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1. Assessment of the Current Situation

The current condition of the acquired business needs to be assessed to understand whether impairment testing is needed. As mentioned above, events like a change in government policies, change in management, or fall in the share price, possible bankruptcy would trigger deterioration of the financial condition. A company is required to assess the fair value of the company or the reporting unit in the first half of a fiscal year as to whether or not an adjustment for impairment needs to be recorded.

2. Identification of the Impairment

3. Calculation of the Impairment

By comparing the current fair market value of the reporting unit to the carrying amount, if the carrying amount is greater, this would be the impairment that needs to be calculated. The maximum impairment value will be the carrying amount, as it cannot exceed this value.

Examples Of Goodwill Impairment Test

Example 1

A simple example would be of you buying a vintage bike. You buy it reading all the reviews on the internet regarding the brand and the model, and you are convinced in buying it at a rate that is higher than its actual value owing to its popularity among the masses. After a year or so, you realize the cost involved in maintaining the bike is far more than that what you spend on the fuel. That’s when you realize that the bike is not performing as per the expectation that was set at the time of purchase.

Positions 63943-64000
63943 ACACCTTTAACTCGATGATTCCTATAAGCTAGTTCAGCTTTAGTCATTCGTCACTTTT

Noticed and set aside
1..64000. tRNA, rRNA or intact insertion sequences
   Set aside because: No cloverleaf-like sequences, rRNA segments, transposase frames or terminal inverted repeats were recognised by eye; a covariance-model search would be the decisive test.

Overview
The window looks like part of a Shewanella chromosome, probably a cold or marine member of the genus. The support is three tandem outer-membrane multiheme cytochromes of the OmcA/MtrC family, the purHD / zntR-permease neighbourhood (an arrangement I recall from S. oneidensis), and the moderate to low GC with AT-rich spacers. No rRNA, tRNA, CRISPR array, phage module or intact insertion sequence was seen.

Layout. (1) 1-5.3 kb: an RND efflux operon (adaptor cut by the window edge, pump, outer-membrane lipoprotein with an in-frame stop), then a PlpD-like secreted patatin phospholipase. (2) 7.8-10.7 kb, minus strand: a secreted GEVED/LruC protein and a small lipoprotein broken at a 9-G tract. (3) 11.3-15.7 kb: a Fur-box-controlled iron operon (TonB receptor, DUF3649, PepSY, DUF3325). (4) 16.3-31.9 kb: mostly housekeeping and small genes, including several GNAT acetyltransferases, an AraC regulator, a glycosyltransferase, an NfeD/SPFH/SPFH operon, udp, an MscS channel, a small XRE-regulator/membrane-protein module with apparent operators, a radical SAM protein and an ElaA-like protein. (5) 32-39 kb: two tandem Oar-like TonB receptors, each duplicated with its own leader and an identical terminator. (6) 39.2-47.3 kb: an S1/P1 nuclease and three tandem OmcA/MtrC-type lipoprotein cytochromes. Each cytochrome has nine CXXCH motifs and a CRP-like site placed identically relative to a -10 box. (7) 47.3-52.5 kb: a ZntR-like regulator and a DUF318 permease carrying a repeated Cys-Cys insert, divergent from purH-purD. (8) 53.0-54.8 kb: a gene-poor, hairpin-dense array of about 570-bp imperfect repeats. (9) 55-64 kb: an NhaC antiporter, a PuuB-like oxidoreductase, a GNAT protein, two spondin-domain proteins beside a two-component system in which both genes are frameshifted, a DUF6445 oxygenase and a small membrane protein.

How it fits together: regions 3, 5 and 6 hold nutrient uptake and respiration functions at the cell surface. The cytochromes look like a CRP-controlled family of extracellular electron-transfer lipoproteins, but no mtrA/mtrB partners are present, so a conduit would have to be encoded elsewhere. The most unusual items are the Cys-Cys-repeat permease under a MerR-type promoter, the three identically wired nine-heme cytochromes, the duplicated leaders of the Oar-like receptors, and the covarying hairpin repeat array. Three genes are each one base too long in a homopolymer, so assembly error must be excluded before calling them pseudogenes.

Similarly, companies are required to conduct an impairment test annually with respect to the goodwill of an acquired company.

Example 2

XYZ Inc. acquires the assets of ABC Inc. for $15 million; its assets were valued at $10 million, and goodwill of $5 million was recorded on its balance sheet. A year later, XYZ Inc. assesses and tests its assets for impairment and concludes that ABC Inc.’s revenue has been declining remarkably. Due to this, the current value of company ABC Inc.’s assets has gone down from $10 million to $7 million, thereby resulting in an impairment to the assets of $3 million. Eventually, the value of the asset of goodwill drops down from $5 million to $2 million.

Let’s see how impairment impact is recorded on the income statement, balance sheet, and cash flow statement.

Balance Sheet

Goodwill reduces from $5 million to $2 million.

Income Statement

An impairment charge of $3 million is recorded, which reflects a reduction in the net earnings by $3 million.

Cash Flow Statement

Important Points to Note

  • The assets should go undergo a thorough assessment to identify the fair market value before impairment testing.
  • If the assessment identifies impairment, the impairment charge should be entirely written off as a loss on the income statement.
  • The difference between the recorded value (historical value) and the current fair market value must be recorded as a loss on the income statementIncome StatementThe income statement is one of the company’s financial reports that summarizes all of the company’s revenues and expenses over time in order to determine the company’s profit or loss and measure its business activity over time based on user requirements.read more . Impairment cannot be recorded as a negative value.